Are You Subject to Franchise Relationship Laws?

Franchise relationship laws regulate franchisor behavior after the purchase of the franchise. Generally, they establish limitations on a franchisor’s rights regarding terminating the franchise, failing to renew the franchise, or failing to approve a franchisee’s transfer of ownership. However, these laws do not exist in every state and the requirements can vary greatly. Franchisors should speak to legal counsel regarding when and how these laws apply to avoid liability. Franchisees should also consult an experienced franchise attorney to understand what protections they may have under relationship laws and how to enforce them. 

Federal and State Laws

There are no franchise relationship laws that generally apply at the federal level, but there are statutes that regulate certain types of businesses such as automobile dealerships and gas stations. 

Some states, Puerto Rico and the U.S. Virgin Islands have relationship laws that apply broadly regardless of industry. However, the rules are complex and inconsistent. As such, franchisors operating franchises in multiple states should review these laws carefully.

Common Provisions 

The restrictions in franchise relationship laws generally fall into certain categories. These include:

  • Good cause to terminate. Many states provide that the franchisor may not terminate the franchise without “good cause.” 
  • Notice. A franchisor may be required to give the franchisee certain written notice prior to terminating, canceling or failing to renew a franchise.
  • Opportunity to cure. Where a franchisee has breached the franchise agreement, a franchisor may be prohibited from terminating the agreement until the franchisee has been given notice and a designated period of time to cure the default. 
  • Buyback. In the event of termination of the franchise agreement, the franchisor may be required to re-purchase equipment, inventory, and/or furnishings from the franchisee.  
  • Transfer of ownership. Franchisors may be prohibited from rejecting a sale to another franchisee except if certain criteria are met.

Some states also prohibit other activities such as discriminating between franchisees, restricting changes in management without good cause, and encroaching on a franchisee’s territory.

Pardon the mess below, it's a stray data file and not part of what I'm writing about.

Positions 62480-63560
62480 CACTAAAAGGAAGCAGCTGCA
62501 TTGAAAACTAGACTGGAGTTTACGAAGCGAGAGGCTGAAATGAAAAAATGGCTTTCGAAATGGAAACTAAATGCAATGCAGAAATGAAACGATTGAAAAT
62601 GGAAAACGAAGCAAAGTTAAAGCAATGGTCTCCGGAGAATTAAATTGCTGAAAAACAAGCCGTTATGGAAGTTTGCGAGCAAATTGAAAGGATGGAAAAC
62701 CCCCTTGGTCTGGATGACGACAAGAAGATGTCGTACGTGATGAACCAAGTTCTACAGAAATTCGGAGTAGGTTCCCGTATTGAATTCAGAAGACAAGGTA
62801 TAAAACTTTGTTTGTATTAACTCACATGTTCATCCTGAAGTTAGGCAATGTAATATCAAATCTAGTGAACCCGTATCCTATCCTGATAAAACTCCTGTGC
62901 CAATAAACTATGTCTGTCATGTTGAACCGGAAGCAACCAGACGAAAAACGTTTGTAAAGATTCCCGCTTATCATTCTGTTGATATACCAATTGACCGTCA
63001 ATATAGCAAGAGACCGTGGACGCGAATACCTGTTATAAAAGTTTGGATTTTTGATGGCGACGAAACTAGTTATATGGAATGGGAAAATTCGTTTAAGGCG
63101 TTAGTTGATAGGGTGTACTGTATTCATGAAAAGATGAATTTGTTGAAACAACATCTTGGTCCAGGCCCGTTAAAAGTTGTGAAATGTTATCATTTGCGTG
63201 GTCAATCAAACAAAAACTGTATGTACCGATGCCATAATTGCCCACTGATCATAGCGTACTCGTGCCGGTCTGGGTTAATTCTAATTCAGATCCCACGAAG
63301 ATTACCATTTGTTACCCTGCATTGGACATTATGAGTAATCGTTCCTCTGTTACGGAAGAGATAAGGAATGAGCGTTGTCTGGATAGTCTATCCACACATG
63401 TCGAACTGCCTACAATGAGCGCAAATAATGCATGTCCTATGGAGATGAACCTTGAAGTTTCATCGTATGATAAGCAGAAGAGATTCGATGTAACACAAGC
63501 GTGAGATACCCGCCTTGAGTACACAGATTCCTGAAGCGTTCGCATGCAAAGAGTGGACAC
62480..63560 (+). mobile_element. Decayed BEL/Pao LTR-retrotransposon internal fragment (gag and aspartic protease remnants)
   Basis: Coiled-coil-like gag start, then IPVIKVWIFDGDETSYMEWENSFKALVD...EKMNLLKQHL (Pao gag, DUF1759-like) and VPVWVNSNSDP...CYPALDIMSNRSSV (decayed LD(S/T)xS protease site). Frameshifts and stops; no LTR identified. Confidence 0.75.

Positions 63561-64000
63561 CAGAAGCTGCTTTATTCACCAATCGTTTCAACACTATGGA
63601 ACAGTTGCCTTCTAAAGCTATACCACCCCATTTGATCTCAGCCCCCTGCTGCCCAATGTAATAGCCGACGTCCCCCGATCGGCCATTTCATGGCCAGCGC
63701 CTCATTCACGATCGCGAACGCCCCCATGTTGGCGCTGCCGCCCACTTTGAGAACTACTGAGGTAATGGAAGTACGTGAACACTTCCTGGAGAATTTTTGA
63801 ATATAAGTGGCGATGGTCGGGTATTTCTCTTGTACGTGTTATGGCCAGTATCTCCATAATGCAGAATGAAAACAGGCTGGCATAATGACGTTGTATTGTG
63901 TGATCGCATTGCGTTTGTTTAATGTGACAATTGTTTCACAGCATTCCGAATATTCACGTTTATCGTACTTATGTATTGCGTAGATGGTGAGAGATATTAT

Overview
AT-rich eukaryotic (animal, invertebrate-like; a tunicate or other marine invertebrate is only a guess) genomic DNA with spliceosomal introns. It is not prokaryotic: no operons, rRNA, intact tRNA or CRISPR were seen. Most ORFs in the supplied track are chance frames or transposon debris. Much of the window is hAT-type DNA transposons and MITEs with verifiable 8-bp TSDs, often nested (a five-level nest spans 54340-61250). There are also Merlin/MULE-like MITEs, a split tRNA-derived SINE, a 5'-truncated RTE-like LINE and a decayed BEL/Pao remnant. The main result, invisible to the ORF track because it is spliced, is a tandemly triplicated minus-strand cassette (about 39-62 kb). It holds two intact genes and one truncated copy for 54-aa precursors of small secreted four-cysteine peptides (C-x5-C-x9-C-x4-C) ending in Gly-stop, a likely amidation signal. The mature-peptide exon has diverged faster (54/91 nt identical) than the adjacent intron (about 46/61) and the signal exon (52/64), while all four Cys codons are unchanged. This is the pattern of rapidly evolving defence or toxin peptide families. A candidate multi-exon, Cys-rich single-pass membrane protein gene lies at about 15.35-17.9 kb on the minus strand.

As noted above, each state is different in what limitations apply and when. For example, the New Jersey Franchise Practices Act (N.J. Stat. Ann. Sections 56:101, et al.) states that a franchisor is required to give franchisees at least 60 days advance notice of termination, cancellation or nonrenewal of the franchise and the reasons for such action. Franchisors also must have good cause to terminate, cancel or fail to renew a franchise. For the purposes of this law, good cause is defined as the failure by the franchisee to substantially comply with its obligations under the agreement. 

New Jersey also addresses a franchisee’s transfer of ownership. Franchisees must provide written notice of their intent to transfer or sell. Franchisors then have 60 days to approve or reject the transfer. If rejected, the franchisor must have material and bona fide business reasons as to why the proposed transferee is unacceptable. 

The Connecticut Franchise Act (“CFA”) is similar to New Jersey’s law in prohibiting a franchisor from terminating, canceling or failing to renew a franchise except for “good cause.” In addition, franchisors must give at least 60 days advance notice. However, unlike New Jersey, Connecticut has a buyback provision that states franchisors must pay fair and reasonable compensation for the franchisee’s inventory, supplies, equipment and furnishings purchased by the franchisee from the franchisor or its approved sources.

Both of these laws contain other limitations demonstrating why it is necessary to consult an attorney.

Conclusion: Franchise relationship laws are varied and complex. In order to avoid liability or enforce your rights under franchise relationship laws, speak to a knowledgeable franchise lawyer. Lusthaus Law has extensive experience advising franchisors and franchisees regarding franchise relationship laws. Contact us to discuss your franchise.


View by Category

Are You Ready to Be a Franchisor?

Are you looking to franchise your business? Not sure where to start? In this exclusive guide for business owners and entrepreneurs, you will learn if you’re ready to grow your brand through franchising.